Many times it is also much easier to attain permission to hunt on such an area since as it is often overlooked by other hunters. The key is finding one of these areas. The most effective way is to follow the birds off of their breakfast field in the morning to their favorite loafing pond. The problem comes in when not every flock will use a loafing pond and one must decipher whether they are actually heading back to the roost or not. This scouting method is a little more time consuming and inconvenient since in most instances scouting is done during the week after work and not at 10:00 am, awaiting a flock to complete breakfast. However, if you are able to find one of these ponds, you are sure to be successful. Another added benefit is that these loafing ponds are usually either farm ponds or watering holes which can offer easy drive-up access and nice shoreline cover for a layout blind. This set up also alleviates the need for a boat and all that goes along with a traditional water hunt.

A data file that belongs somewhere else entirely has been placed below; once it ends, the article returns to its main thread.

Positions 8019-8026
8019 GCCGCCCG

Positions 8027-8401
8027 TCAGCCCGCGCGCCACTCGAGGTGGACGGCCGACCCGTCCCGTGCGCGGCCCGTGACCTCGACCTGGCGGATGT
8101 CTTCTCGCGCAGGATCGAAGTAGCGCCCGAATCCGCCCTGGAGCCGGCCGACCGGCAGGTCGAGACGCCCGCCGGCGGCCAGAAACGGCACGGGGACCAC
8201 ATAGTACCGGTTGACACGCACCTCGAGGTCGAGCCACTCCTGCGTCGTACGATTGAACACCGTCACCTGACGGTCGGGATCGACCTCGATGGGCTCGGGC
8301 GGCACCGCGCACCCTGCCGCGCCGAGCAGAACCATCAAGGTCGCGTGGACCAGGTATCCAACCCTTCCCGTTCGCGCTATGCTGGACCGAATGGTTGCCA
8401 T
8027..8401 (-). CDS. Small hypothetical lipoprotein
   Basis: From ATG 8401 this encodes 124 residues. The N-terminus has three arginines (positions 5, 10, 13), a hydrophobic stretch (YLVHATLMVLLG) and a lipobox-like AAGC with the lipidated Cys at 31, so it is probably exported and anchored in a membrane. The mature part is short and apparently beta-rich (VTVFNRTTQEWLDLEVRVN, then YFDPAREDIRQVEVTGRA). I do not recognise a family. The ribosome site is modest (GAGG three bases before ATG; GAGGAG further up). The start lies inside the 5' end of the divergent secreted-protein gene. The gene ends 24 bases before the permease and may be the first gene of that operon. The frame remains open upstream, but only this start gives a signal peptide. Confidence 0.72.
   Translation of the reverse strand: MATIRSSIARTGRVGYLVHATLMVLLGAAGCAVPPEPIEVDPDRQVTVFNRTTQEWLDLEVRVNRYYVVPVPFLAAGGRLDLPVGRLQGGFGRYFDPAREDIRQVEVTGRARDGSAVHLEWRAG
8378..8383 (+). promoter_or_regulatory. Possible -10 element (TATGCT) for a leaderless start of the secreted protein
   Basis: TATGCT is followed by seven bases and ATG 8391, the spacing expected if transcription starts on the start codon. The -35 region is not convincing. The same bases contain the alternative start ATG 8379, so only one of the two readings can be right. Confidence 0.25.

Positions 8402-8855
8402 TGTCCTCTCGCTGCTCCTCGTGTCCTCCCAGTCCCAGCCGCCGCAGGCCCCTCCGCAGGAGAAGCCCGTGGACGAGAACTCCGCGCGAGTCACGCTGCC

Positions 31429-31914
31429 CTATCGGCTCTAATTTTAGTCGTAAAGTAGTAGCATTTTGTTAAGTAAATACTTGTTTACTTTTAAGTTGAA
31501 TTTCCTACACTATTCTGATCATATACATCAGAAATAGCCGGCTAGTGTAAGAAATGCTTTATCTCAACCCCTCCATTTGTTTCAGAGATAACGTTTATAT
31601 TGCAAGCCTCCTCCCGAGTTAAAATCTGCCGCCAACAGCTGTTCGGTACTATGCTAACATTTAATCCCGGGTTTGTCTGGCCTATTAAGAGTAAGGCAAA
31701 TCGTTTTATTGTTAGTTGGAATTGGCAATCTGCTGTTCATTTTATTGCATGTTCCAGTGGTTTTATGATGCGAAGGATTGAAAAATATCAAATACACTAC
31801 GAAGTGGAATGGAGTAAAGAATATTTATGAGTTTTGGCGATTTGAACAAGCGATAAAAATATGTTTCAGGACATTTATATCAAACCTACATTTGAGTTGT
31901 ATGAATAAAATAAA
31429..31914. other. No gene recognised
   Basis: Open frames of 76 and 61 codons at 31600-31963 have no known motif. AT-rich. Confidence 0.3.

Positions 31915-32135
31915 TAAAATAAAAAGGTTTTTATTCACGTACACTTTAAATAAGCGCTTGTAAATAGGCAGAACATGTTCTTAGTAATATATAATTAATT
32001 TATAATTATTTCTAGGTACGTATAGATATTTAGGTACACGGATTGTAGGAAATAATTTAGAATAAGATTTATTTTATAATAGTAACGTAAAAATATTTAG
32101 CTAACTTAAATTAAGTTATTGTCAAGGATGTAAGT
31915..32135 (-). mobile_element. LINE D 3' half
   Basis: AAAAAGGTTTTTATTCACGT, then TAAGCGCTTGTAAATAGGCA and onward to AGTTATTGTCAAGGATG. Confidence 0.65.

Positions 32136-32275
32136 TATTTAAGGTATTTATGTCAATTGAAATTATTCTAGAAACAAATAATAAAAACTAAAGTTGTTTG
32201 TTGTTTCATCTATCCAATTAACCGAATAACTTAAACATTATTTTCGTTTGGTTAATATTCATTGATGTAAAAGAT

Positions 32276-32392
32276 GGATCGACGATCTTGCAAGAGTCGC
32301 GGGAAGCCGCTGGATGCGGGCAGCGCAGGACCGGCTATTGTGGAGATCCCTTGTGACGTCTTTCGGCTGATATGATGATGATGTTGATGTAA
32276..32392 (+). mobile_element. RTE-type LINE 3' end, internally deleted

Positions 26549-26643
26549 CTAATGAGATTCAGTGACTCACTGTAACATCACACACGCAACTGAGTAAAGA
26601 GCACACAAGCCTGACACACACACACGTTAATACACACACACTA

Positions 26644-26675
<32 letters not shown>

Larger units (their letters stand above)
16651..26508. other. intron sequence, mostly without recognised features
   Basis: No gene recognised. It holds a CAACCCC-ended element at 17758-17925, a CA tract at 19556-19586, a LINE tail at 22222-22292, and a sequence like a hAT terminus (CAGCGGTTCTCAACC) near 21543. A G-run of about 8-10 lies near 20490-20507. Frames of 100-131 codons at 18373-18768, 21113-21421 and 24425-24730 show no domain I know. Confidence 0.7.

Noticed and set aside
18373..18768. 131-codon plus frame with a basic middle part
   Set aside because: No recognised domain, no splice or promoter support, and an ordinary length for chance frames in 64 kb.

The other water option that works well, especially later in the year, is hunting Canada geese on the river. The nice thing about river hunting is that you can hunt an area of the river without hunting the roost. Thus you are not as likely to scare them out of the area. Also on the river, there are usually multiple flocks using the same area. This offers more birds to hunt as well as the addition of new birds coming into the area as the migration progresses and the smaller lakes freeze up. When hunting the river, one of my favorite set ups is to drag out a couple layout blinds, a dozen full body or silhouette decoys, and a dozen floaters onto an island sand bar. There is usually good cover somewhere near by and these islands are normally public. This is also a much more natural setting than hiding in a boat blind like a regular duck hunting situation.